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Effect of Credit Cooperatives in Employment Generation: Evidence from Rural Nepal

Shankar Ghimire, Taylor Rigatti and Nicholas Sexton
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Taylor Rigatti: Maryville College, United States
Nicholas Sexton: Maryville College, United States

Journal of Development Innovations, 2017, vol. 1, issue 1, 29-44

Abstract: Small-scale lending services have become increasingly prevalent among rural communities in the developing world. Many entrepreneurs seek the services of credit cooperatives to fund their initial business ventures. These loans can have an enormous impact on the business’s success, including its ability to generate employment opportunities. This paper, in particular, studies the impact of micro loans from credit cooperatives on employment generation and hiring capacity of the small businesses in Kabre Village Development Committee in the Dolakha District of Nepal. The paper uses the census approach to data collection, utilizing both quantitative and qualitative methods. The findings suggest that the majority of the credit beneficiaries are able to increase self-employment, which enables them to support their families. However, the potential for new job creation that would subdue the problem of excess demand for employment in the area is minimal. The study suggests that credit cooperatives should expand their services to include more training opportunities that would improve the hiring capacity of the local businesses. These changes would foster business growth among rural entrepreneurs, allowing them to hire more employees to address the challenges of high unemployment rate in the rural areas of Nepal.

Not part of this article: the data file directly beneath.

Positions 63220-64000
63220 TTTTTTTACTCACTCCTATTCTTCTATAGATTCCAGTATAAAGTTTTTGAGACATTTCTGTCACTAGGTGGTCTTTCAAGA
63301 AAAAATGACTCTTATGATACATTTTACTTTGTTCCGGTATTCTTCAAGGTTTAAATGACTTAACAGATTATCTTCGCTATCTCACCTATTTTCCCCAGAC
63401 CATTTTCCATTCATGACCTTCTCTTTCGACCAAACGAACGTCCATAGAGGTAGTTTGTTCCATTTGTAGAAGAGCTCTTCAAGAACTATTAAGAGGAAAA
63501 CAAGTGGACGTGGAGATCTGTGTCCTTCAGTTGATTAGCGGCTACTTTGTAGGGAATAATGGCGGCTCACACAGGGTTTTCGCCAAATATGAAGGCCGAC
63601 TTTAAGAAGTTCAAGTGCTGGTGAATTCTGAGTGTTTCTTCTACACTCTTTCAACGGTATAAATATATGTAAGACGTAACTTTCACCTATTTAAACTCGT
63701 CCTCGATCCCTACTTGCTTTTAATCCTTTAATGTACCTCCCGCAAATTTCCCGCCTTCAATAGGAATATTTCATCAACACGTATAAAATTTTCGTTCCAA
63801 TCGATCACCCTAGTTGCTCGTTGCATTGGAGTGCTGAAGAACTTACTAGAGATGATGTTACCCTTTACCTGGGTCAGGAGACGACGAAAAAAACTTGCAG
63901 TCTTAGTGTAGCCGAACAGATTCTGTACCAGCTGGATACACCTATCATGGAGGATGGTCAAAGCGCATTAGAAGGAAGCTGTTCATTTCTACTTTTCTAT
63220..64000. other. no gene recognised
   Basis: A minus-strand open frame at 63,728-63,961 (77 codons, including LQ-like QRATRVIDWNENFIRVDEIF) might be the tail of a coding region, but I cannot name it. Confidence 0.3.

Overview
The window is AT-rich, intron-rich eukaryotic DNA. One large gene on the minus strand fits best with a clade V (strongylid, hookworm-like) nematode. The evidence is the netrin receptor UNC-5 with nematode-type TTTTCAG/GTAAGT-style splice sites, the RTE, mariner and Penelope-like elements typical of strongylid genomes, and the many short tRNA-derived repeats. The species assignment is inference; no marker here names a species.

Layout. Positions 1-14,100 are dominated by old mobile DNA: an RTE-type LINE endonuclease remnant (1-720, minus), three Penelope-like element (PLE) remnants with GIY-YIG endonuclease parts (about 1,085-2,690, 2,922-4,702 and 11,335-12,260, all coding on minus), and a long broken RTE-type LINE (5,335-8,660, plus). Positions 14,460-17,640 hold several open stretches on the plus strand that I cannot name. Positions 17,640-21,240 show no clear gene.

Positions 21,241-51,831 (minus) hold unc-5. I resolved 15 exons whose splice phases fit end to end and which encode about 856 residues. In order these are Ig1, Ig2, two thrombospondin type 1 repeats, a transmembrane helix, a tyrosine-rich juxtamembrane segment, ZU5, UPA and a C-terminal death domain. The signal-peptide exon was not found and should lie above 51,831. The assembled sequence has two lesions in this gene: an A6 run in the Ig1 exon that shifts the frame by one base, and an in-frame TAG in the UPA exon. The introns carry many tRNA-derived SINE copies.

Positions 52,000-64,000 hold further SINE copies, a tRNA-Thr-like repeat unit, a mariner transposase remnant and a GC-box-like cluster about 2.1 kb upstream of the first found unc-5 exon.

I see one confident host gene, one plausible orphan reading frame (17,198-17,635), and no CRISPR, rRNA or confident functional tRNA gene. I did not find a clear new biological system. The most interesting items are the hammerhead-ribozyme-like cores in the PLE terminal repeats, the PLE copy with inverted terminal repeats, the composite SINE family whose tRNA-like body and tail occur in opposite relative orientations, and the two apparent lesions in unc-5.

Keywords: Microfinance; Credit Cooperatives; Employment Generation (search for similar items in EconPapers)
JEL-codes: G21 O16 (search for similar items in EconPapers)
Date: 2017
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